So Motorcyclists should now under go more testing before and after holding a licence,{involving yet more money] yet everybody in a car does a test at 17 and then is never tested or reviewed until they are 85?
    Just remember that when you see a Bike that somebody's son ,daughter or father,brothers life is at stake.
    Lets all look out for each other.And put down your damn phone!!
    Cue rabid drivers.......

    Commenter
    Notsohard
    Date and time
    October 22, 2012, 5:49PM
    • Yes, motorcyclists are at more risk of serious injury, however it appears they take more risks, especially the young ones on sports bikes. I have lost count on the number of times I have seen a motorcyclist cut in front of me in heavy traffic, zoom past me at at least 20-30km per hour faster than the speed limit. Putting them through more aggressive testing is not going to solve the problems. Educating them of what can happen if they don't abide by the rules, take them through the casualty wards in hospitals where there are accident victims. Get them to a stage they will need counselling. It may sound cruel, but they will not learn otherwise. They have the attitude that they are invincible.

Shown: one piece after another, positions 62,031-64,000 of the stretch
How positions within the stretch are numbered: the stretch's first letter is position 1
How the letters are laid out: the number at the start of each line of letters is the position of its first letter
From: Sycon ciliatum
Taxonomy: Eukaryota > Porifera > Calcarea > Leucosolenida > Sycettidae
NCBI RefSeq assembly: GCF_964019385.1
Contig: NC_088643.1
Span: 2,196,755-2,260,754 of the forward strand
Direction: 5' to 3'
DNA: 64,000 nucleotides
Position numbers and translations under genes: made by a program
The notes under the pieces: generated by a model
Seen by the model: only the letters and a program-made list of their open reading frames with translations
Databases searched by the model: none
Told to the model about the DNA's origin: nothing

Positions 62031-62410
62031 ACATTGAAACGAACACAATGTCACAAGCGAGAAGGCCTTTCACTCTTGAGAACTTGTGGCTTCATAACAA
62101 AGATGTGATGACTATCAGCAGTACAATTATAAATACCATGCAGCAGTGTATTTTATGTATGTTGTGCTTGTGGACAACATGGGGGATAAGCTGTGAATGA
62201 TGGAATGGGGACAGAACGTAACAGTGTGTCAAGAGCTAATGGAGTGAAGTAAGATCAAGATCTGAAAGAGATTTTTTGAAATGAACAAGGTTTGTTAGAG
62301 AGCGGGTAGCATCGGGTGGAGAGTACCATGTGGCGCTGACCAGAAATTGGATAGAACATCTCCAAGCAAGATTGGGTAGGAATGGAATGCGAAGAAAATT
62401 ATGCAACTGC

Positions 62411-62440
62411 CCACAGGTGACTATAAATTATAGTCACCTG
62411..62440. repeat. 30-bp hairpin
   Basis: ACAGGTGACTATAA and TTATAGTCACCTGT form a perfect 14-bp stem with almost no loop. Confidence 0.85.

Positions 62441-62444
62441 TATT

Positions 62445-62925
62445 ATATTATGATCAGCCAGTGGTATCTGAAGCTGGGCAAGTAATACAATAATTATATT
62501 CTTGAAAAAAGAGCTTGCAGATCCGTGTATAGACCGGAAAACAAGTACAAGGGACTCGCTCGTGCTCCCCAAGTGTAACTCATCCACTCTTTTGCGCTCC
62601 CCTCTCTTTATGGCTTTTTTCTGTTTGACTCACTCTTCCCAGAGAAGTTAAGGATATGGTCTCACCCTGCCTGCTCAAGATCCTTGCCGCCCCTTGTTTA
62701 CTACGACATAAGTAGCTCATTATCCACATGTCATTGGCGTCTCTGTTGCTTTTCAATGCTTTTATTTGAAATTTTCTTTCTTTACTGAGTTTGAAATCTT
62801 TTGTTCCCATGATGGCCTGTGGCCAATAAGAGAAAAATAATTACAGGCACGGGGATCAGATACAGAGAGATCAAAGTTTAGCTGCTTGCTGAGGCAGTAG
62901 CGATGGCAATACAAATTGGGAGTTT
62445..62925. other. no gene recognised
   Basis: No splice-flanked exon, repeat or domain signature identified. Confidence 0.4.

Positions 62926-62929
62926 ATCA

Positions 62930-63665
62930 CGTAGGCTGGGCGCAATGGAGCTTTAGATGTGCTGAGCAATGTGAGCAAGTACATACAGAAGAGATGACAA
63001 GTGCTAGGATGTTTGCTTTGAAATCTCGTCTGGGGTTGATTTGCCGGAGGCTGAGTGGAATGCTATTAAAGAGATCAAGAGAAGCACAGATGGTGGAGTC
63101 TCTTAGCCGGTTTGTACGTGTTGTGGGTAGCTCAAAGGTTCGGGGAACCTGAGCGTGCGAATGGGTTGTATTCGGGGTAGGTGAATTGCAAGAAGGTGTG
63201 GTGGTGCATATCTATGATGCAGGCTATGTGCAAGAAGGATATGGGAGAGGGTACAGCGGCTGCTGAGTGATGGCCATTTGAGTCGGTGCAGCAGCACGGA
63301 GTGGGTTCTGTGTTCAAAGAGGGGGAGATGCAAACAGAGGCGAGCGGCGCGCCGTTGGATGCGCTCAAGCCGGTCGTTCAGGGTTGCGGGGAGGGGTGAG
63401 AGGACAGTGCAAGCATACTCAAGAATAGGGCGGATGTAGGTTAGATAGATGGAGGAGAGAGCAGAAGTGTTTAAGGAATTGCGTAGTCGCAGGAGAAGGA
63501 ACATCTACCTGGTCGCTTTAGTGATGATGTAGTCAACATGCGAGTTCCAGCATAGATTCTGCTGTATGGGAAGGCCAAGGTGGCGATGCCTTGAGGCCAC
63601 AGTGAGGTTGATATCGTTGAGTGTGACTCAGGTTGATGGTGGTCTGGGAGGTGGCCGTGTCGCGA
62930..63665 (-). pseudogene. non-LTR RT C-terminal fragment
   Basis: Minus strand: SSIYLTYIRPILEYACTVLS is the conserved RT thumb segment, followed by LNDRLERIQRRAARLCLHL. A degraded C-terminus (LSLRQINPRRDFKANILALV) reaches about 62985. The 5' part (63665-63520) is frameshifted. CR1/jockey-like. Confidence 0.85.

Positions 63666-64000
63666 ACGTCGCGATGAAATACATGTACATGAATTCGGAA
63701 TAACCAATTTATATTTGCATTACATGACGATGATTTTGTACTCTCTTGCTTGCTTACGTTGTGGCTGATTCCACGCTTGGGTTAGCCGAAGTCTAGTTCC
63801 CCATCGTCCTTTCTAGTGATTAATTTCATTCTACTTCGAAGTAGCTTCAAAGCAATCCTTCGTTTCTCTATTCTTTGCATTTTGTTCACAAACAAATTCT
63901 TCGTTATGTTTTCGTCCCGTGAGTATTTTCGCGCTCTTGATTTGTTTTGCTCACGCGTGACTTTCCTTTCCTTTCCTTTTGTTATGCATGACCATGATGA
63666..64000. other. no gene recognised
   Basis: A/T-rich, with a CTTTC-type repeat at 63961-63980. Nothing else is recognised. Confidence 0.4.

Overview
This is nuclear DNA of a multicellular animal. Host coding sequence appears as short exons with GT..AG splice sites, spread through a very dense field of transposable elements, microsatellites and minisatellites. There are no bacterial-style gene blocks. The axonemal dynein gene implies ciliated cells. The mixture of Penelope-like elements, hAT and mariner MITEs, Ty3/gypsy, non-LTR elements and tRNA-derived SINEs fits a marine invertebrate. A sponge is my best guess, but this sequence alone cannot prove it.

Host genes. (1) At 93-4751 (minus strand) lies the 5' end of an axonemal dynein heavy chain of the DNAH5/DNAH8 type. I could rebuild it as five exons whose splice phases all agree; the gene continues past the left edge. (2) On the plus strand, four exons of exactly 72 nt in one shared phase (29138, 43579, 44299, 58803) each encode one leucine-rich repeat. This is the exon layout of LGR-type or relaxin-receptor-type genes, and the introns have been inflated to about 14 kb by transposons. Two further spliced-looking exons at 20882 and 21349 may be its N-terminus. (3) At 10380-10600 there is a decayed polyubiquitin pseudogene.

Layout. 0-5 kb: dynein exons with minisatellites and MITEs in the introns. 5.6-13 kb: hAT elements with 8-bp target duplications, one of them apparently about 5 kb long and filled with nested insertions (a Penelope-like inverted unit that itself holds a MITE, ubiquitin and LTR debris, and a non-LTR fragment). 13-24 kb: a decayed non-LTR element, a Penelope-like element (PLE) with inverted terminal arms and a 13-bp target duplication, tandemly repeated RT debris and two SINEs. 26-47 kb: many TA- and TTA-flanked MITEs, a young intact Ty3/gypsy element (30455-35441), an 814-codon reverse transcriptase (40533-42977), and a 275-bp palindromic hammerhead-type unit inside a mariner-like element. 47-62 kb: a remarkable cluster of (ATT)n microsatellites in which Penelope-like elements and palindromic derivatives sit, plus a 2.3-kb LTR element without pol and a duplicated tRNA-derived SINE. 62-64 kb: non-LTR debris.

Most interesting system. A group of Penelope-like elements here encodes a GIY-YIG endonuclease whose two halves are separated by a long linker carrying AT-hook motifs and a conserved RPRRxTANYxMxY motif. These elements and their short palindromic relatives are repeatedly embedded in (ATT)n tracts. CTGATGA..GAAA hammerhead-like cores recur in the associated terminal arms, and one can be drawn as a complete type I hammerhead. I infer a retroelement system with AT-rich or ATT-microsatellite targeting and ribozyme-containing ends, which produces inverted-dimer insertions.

Commenter
      J.G.
      Date and time
      October 22, 2012, 6:35PM
      • Did you notice all the ones in cars doing the same thing?
        I agree with you to some extent but I dont think you can change the basic mindset of 18 to 25,hence insurance prices but I can tell you that the learning curve for a motorcyclist tends to be fairly steep compared to the idiot that writes off 2 or 3 unroadworthy Hyundai's before their 23rd birthday.

        Commenter
        Notsohard
        Date and time
        October 22, 2012, 9:01PM
    • I have lost count of the number of times I have nearly been permanently removed from the face of the planet by some moron talking on their phone, or even worse TEXTING whilst trying to drive their car or 4 WD. Yet these fools keep getting away with it, whilst motorcyclists end up paying more and more money to simply get a license. Lets educate the car drivers because, trust me when I say that, motorcyclists already know how hard the road is if they are mowed down by a car!